The New York Times continues to provide anti-Russian propaganda and to incite against it:
Pompeo Says Russia Was Behind Cyberattack on U.S.
Secretary of State Mike Pompeo is the first member of the Trump administration to publicly link the Kremlin to the hacking of dozens of government and private systems.
The first paragraph:
Secretary of State Mike Pompeo said Friday it was clear that Russia was behind the widespread hacking of government systems that officials this week called "a grave risk" to the United States.
That is a quite definite statement.
But it is very wrong. Pompous did not say "that it was clear that Russia was behind" the IT intrusions.
The third paragraph in the NYT story, which casual readers will miss, quotes Pompous and there he does not say what the Times opener claims:
"I think it's the case that now we can say pretty clearly that it was the Russians that engaged in this activity," Mr. Pompeo said in an interview on "The Mark Levin Show."
Merriam Webster's definition of 'pretty' as an adverb is "in some degree : moderately". The example it gives is "pretty cold weather". The temperature of pretty cold weather on a July day in Cairo obviously differs from the temperature of pretty cold weather during a December night in Siberia. "Pretty xxx" It is a relative expression, not an assertion of absolute facts.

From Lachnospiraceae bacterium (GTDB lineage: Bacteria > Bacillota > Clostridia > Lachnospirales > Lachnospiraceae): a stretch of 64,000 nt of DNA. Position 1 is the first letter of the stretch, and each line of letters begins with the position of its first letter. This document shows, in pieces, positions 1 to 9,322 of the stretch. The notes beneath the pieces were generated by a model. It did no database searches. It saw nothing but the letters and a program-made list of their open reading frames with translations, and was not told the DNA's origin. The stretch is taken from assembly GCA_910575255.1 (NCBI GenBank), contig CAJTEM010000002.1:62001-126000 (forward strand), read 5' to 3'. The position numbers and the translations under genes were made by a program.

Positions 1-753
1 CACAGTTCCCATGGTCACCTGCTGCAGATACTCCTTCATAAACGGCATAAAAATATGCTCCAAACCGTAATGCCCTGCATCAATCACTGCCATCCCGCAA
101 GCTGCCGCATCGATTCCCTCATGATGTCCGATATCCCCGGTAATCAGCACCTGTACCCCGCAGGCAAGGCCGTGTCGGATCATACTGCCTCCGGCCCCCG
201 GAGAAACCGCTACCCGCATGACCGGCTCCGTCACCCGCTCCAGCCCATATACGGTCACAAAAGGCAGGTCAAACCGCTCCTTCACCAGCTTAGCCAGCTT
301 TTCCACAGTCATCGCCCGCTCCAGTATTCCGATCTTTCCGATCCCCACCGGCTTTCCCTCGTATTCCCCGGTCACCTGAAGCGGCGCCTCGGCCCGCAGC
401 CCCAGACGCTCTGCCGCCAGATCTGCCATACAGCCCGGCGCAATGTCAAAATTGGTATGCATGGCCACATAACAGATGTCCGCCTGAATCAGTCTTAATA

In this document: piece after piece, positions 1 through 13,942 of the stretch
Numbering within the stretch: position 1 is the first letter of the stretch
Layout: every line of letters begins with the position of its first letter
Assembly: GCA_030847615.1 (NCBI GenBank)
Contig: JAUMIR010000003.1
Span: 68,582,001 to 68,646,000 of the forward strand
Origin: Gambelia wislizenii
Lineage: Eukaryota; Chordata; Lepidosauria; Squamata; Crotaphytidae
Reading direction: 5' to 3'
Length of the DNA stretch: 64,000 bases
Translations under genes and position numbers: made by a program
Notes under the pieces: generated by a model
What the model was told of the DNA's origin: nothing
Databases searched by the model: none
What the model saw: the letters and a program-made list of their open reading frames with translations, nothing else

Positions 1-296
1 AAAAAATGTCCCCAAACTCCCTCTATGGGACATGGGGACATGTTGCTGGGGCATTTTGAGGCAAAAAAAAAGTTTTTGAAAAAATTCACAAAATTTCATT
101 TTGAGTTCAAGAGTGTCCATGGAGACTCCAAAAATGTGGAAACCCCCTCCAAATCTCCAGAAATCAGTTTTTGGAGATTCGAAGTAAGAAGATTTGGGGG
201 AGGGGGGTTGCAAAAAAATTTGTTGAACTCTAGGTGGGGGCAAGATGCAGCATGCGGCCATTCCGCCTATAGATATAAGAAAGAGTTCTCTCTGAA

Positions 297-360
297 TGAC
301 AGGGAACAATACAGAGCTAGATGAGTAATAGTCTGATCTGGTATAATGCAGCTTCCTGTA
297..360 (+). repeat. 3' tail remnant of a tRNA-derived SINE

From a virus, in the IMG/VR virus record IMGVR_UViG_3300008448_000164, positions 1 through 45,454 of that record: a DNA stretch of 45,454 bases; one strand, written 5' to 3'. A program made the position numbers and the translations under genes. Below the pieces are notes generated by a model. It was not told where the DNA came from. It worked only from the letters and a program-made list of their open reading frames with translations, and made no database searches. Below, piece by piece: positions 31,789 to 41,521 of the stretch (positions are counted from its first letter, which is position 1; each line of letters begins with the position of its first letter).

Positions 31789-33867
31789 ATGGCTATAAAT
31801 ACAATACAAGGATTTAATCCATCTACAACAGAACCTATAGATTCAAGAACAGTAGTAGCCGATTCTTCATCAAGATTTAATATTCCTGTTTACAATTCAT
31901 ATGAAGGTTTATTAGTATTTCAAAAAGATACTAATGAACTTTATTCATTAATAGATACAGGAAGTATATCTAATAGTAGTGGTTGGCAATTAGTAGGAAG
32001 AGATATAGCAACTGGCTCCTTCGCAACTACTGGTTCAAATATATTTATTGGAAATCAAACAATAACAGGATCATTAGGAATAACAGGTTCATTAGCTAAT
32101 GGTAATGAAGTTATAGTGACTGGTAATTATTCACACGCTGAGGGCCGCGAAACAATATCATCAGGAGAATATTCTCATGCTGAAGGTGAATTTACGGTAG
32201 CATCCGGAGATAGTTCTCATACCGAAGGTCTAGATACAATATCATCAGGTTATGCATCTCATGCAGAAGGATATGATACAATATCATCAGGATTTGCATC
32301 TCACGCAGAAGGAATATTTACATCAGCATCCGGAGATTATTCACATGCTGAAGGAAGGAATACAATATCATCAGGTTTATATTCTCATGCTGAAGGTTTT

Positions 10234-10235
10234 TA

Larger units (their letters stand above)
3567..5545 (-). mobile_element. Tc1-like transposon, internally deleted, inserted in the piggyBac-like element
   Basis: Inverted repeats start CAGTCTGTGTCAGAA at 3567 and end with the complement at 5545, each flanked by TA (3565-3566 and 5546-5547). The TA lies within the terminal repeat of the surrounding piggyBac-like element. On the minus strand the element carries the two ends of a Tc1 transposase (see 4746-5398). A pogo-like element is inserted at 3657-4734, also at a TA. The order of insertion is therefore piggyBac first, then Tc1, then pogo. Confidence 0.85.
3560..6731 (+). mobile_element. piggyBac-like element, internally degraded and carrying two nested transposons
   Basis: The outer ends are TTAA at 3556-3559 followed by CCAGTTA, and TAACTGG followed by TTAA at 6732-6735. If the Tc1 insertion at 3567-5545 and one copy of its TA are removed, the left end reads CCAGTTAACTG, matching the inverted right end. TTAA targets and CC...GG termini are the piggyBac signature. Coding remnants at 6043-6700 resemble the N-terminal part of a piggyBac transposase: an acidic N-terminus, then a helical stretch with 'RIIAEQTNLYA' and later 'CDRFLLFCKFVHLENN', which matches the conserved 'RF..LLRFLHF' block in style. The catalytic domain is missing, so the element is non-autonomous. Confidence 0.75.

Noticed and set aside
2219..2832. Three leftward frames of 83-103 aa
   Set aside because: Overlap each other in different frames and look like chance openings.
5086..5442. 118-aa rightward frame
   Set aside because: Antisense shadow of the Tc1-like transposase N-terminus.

The first paragraph of the Times statement tries to sell a vague statement as an factual claim.
Moreover - Pompous finds it amusing that the CIA lies, steals and cheats (vid). As a former CIA director he has not refrained from those habits. Whenever Pompous says something about a perceived U.S. 'enemy' it safe to assume that it he does not state the truth.
On top of that even his boss does not agree with his claim:
Contradicting his secretary of state and other top officials, President Donald Trump on Saturday suggested without evidence that China not Russia may be behind the cyberattack against the United States and tried to minimized its impact.
Trump AND Pompous both made their contradicting assertions "without evidence".
It is inappropriate for the media to accuse Russia - or China - of the recently discovered cyber-intrusion when there is zero evidence to support such a claim.
The Times did that at least twice without having any evidence to support the claim:
- Dec 13 - Russian Hackers Broke Into Federal Agencies, U.S. Officials Suspect
- Dec 14 - Scope of Russian Hack Becomes Clear: Multiple U.S. Agencies Were Hit
It also published a rather aggressive and stupid op-ed by Thomas A. Bossert, Trump's former cyber-security adviser:
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